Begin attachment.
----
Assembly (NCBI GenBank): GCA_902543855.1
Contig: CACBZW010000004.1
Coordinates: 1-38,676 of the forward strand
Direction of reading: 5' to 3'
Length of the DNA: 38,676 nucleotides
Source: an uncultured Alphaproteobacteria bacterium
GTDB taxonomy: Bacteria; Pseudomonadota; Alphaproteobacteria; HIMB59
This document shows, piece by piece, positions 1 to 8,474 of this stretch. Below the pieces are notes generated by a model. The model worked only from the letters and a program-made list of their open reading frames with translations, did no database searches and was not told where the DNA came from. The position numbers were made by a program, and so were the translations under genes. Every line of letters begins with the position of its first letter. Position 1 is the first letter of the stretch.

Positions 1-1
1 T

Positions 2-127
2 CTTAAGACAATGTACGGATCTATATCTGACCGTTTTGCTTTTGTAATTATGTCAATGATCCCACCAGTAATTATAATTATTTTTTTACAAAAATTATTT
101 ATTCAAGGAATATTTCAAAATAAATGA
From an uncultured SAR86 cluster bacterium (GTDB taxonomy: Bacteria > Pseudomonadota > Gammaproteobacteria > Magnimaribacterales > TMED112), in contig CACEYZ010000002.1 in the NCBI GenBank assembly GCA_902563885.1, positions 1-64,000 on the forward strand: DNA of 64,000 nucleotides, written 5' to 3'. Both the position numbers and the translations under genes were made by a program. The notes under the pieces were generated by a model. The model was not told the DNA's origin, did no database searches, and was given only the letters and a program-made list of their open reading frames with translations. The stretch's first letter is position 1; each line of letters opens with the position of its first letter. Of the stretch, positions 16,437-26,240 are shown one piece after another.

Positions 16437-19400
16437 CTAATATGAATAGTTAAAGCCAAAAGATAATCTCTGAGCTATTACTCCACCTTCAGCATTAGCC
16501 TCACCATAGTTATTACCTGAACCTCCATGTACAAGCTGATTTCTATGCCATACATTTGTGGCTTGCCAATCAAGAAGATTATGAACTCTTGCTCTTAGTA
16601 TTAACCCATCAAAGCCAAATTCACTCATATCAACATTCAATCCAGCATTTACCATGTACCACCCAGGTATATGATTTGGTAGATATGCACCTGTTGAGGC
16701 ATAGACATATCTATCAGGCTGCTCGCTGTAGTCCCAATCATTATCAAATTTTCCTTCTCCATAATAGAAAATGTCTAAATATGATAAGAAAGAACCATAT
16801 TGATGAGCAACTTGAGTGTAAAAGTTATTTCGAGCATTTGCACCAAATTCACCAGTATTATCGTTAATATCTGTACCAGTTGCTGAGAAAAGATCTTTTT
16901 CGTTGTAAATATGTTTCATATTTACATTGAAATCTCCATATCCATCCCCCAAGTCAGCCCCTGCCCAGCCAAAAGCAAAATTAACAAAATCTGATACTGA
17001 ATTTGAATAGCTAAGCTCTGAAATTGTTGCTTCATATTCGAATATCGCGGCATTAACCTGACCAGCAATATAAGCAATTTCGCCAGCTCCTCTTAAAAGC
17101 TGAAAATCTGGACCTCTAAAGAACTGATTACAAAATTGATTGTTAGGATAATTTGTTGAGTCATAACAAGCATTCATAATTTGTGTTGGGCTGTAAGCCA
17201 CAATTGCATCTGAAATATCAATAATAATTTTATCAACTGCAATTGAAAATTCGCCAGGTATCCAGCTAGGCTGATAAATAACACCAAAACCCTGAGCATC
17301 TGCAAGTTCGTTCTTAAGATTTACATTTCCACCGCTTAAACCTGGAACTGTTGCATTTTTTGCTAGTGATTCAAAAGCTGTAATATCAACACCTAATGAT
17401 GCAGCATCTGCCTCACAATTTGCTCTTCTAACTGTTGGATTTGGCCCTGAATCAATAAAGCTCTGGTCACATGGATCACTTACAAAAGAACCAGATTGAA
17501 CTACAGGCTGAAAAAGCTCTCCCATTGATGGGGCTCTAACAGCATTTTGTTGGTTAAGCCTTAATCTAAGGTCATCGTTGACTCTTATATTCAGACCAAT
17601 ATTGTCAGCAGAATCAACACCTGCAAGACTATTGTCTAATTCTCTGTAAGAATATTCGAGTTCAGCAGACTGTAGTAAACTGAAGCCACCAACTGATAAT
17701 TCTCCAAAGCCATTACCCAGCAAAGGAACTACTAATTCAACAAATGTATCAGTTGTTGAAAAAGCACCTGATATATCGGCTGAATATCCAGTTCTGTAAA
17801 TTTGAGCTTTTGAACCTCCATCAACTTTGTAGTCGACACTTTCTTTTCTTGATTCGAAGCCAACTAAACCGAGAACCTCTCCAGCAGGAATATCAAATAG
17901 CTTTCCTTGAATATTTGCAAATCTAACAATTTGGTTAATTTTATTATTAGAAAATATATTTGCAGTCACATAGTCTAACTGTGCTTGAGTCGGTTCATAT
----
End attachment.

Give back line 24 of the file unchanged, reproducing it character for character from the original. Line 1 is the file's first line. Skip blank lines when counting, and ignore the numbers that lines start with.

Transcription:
17201 CAATTGCATCTGAAATATCAATAATAATTTTATCAACTGCAATTGAAAATTCGCCAGGTATCCAGCTAGGCTGATAAATAACACCAAAACCCTGAGCATC